Summer is coming.
If you have been thinking about buying a pool, now is the time.
Imagine yourself, your friends, and your family spending your summer lying by the pool. When the sun gets a little too hot, you dip your feet in the water to cool down.
Maybe you have a poolside bar to take your pool party to the next level. Whatever your dream pool scenario, the right builder can make it your reality.
Buying a pool isn’t an easy decision and there are a lot of factors to consider before taking the plunge. Keep reading for more information about the process of buying a pool.
Things You Should Know Before Buying a Pool
If you are thinking about buying a pool, it’s important to be aware of all of the pros and cons of pool ownership. Let’s start by taking a look at what you need to know before you start the pool buying process.
Pools Are a Lot of Work
Pools require regular maintenance and cleaning. You’ll need to make sure you are using the proper chemicals and you’ll have to clean the surface of the pool.
This will take time and effort. If you don’t keep up with the regular maintenance you pool needs, the PH levels in your pool will become imbalanced.
This will lead to the growth of algae and bacteria that can harm the health of those who use the pool.
If you don’t want to perform the maintenance yourself, you can always hire a professional pool company. They usually have to service the pool several times a week and can cost anywhere from $50 to $150 per week.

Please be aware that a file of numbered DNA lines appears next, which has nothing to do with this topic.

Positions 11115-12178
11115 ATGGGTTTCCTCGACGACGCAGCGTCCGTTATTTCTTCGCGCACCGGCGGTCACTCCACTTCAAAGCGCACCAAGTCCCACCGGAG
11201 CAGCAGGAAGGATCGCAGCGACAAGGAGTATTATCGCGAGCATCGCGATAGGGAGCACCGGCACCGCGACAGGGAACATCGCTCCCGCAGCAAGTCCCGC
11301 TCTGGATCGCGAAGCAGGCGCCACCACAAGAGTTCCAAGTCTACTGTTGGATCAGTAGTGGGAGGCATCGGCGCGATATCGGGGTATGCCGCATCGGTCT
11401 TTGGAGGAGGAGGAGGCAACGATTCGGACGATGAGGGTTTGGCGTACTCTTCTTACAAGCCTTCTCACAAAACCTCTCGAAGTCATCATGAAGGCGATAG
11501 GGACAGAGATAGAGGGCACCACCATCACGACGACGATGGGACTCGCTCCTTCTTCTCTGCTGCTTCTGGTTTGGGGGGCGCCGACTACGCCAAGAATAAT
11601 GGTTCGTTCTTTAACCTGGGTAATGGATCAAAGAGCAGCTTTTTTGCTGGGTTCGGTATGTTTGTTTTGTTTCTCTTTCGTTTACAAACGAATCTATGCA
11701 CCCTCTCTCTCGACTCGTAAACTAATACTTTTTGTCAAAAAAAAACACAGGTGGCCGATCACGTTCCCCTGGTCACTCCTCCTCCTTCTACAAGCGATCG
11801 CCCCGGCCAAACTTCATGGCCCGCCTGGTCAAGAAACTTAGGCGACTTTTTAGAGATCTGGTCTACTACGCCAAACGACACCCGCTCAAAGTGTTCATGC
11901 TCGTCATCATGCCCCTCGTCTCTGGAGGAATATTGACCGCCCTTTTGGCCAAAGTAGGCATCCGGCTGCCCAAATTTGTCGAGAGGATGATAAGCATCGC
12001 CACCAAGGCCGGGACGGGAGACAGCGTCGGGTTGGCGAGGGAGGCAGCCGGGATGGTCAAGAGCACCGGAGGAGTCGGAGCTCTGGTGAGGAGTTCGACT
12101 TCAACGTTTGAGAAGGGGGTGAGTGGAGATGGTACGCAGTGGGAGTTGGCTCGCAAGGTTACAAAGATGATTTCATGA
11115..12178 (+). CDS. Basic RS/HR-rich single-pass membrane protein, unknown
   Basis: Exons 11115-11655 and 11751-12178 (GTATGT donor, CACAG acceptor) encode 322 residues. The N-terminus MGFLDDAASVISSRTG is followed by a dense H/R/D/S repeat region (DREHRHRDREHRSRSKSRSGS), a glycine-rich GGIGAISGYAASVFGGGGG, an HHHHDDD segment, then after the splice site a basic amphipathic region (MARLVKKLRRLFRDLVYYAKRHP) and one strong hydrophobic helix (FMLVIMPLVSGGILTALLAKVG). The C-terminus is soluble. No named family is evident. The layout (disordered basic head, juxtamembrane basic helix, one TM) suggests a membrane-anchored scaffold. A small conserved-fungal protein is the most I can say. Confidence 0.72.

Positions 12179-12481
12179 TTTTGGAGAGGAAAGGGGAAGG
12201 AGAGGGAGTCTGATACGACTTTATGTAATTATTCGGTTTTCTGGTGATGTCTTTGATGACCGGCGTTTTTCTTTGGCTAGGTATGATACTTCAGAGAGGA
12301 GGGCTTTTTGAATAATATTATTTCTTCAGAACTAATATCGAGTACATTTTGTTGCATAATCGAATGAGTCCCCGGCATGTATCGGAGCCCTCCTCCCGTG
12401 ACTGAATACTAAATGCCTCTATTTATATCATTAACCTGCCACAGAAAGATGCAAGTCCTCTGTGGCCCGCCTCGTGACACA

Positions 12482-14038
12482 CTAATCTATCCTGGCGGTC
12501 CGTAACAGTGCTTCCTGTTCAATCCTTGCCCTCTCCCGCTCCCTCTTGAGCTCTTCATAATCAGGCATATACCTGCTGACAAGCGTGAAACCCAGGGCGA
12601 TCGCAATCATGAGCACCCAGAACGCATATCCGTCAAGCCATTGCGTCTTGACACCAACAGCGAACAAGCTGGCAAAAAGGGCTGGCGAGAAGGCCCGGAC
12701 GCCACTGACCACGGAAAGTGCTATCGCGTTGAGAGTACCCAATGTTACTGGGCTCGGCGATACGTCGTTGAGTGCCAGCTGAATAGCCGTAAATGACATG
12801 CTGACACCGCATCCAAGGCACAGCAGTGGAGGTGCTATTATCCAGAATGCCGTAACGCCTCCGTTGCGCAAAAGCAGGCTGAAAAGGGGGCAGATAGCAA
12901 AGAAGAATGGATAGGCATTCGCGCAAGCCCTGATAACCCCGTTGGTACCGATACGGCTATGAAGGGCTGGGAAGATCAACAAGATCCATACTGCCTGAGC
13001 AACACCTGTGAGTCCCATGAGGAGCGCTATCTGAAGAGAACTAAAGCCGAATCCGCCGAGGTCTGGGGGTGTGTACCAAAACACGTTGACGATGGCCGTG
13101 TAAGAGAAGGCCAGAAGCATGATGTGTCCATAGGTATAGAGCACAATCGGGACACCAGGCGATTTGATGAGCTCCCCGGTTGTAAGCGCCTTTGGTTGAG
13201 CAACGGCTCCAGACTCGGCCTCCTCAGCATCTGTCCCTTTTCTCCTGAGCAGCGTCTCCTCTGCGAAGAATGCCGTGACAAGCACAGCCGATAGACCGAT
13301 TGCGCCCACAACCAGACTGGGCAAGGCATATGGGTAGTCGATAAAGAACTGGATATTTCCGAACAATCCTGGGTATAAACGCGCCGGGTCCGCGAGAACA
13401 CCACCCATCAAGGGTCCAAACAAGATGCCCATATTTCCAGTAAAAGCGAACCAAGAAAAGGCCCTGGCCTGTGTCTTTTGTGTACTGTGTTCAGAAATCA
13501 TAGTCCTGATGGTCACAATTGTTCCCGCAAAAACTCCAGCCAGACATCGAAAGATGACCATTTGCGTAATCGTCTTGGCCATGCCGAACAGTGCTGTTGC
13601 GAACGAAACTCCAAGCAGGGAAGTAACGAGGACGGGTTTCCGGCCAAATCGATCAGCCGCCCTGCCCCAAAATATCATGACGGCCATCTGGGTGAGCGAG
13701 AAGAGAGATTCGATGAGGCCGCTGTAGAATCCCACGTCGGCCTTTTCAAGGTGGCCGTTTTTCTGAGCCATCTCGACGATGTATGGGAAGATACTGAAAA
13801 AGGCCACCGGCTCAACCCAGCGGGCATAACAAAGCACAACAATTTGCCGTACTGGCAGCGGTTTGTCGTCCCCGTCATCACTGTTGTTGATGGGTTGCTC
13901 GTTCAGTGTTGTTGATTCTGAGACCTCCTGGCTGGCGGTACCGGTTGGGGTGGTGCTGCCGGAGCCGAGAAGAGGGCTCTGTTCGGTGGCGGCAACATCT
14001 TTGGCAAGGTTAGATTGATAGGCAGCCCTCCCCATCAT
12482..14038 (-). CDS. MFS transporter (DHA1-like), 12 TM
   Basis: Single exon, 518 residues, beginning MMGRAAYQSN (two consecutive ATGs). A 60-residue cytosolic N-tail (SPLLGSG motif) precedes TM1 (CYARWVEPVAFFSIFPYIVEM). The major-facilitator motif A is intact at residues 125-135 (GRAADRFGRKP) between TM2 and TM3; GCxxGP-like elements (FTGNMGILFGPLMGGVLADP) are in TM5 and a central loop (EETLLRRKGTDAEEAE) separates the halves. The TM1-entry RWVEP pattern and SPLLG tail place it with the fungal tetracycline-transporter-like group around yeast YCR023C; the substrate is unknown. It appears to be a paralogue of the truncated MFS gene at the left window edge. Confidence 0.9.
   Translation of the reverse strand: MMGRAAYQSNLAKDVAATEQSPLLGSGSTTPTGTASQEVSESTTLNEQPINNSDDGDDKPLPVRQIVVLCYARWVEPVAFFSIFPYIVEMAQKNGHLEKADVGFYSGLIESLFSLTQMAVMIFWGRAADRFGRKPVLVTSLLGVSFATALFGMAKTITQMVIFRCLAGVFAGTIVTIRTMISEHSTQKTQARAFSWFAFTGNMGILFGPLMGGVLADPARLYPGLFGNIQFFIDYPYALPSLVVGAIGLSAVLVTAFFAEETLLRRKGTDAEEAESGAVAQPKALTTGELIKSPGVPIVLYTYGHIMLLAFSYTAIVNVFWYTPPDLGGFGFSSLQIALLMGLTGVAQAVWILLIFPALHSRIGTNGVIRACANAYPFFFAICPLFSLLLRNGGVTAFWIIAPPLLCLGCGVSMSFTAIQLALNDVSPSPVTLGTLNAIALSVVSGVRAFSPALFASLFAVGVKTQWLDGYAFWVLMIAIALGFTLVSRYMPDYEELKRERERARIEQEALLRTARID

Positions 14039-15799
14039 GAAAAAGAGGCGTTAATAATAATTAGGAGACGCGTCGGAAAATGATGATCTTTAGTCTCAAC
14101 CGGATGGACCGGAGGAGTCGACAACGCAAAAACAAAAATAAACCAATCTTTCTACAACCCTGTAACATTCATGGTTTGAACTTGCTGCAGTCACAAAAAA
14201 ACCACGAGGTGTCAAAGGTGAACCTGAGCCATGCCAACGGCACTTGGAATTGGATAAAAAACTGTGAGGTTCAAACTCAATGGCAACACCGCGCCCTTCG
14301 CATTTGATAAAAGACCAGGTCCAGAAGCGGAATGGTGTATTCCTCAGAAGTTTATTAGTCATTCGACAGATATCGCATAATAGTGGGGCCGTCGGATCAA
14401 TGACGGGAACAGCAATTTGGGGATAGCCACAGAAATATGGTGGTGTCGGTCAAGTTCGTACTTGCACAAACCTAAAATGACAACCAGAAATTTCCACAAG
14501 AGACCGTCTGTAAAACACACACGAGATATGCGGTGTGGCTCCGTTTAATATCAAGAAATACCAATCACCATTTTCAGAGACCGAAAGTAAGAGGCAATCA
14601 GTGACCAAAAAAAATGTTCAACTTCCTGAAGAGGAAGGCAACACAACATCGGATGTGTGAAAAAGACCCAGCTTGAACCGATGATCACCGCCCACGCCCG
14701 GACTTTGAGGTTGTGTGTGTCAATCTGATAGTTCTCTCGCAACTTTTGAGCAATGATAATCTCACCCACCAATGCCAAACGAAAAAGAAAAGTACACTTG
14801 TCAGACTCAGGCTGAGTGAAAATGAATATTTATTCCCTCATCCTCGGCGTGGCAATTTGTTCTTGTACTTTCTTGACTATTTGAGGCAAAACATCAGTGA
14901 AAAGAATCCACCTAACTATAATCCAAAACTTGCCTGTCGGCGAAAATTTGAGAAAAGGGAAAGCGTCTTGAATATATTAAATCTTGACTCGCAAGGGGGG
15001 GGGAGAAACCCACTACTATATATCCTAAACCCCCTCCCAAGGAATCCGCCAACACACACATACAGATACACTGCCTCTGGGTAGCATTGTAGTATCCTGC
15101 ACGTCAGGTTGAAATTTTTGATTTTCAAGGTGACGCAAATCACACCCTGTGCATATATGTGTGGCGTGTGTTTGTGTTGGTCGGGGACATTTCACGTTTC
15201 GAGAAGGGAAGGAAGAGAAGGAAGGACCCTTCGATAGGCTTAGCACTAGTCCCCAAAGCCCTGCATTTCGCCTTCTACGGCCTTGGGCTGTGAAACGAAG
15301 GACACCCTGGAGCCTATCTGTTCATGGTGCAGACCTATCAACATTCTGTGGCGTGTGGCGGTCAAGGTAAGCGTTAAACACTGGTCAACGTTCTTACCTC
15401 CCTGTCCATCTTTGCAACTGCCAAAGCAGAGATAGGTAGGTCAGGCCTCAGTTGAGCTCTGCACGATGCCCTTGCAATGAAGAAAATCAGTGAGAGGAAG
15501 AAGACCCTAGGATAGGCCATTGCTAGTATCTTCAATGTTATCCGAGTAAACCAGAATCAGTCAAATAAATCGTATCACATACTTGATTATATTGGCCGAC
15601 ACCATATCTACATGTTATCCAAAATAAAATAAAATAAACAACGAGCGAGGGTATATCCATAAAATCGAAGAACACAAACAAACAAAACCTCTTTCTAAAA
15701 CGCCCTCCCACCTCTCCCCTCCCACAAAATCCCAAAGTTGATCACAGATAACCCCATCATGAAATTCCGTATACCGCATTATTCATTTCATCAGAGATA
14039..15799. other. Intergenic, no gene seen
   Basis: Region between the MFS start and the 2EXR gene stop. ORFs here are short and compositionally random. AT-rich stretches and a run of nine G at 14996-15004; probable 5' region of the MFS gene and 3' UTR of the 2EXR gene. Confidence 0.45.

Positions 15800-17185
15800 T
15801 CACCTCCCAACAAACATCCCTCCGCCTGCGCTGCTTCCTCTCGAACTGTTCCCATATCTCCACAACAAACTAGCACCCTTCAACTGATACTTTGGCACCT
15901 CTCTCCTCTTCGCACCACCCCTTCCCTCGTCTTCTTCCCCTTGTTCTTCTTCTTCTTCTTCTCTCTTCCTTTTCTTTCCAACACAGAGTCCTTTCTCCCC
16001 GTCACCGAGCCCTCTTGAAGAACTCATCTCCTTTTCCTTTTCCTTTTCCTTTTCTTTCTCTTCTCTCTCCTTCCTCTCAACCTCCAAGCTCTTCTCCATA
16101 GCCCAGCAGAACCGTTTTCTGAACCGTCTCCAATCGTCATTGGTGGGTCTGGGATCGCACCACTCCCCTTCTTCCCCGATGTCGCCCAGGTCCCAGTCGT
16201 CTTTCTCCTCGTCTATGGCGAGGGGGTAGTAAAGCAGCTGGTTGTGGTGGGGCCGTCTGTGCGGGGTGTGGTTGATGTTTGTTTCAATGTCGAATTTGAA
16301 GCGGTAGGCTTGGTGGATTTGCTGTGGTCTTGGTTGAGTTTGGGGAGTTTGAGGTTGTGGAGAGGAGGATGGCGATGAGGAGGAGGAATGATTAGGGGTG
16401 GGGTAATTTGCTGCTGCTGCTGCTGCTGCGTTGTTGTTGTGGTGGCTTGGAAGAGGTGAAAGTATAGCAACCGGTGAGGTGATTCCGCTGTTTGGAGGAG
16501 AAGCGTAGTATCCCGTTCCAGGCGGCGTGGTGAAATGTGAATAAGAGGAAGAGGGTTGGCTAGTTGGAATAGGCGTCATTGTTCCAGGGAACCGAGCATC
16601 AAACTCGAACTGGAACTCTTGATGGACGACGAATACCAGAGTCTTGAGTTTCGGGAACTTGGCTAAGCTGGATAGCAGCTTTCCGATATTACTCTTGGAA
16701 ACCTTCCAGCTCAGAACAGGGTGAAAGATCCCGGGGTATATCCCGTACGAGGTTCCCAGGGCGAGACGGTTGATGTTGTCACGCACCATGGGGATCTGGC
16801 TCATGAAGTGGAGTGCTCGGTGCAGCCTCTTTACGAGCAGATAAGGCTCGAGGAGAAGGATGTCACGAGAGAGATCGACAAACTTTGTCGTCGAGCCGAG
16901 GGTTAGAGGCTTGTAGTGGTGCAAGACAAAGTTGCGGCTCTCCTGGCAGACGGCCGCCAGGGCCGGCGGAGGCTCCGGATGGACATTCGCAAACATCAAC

Improved Health and Happiness
Owning a pool might be a lot of work, but it also comes with a lot of perks.
For one, owning a pool means you have access to your own private pool to use whenever you want. Pools have been shown to improve the health and happiness of their owners.
For one, they tend to increase your physical health. Swimming is a great way to improve your physical and mental health. It’s a low impact form of exercise that people of any age group can do.
Owning a pool is also a great way to improve your social life. If you have children, they will love having birthday parties with their friends at the pool.
Adults will experience increased social benefits as well from pool parties of their own.
Owning and buying a pool will cause an increase in your utility bills.
It is not uncommon to pay up to $300 dollars a year to operate your pool’s pump, which is responsible for controlling your pool’s filtration system.
When buying a new pool, you will be responsible for filling the pool, which can cost between $60-$120, according to HomeAdvisor.
You May Need to Install a Fence
Depending on where you live, you may be required to install a fence or gate around the perimeter of your property to keep strangers, especially kids, from entering your property and drowning in your pool.
Check with your specific town for zoning rules before building a pool.
Safety With Children
Drowning is a leading cause of death for children and having a pool increases that risk.
Fortunately, if you take the necessary precautions, you can prevent accidents from happening in your pool. Easy ways to do this include installing a fence, installing locks on the doors leading to the pool, setting pool rules, and making sure your children learn to swim at a young age.
If you are buying a pool, you will probably need to increase your liability insurance coverage.
Pools are a high risk for insurers so your premium will be higher. Double check your policy before installing a diving board or slide.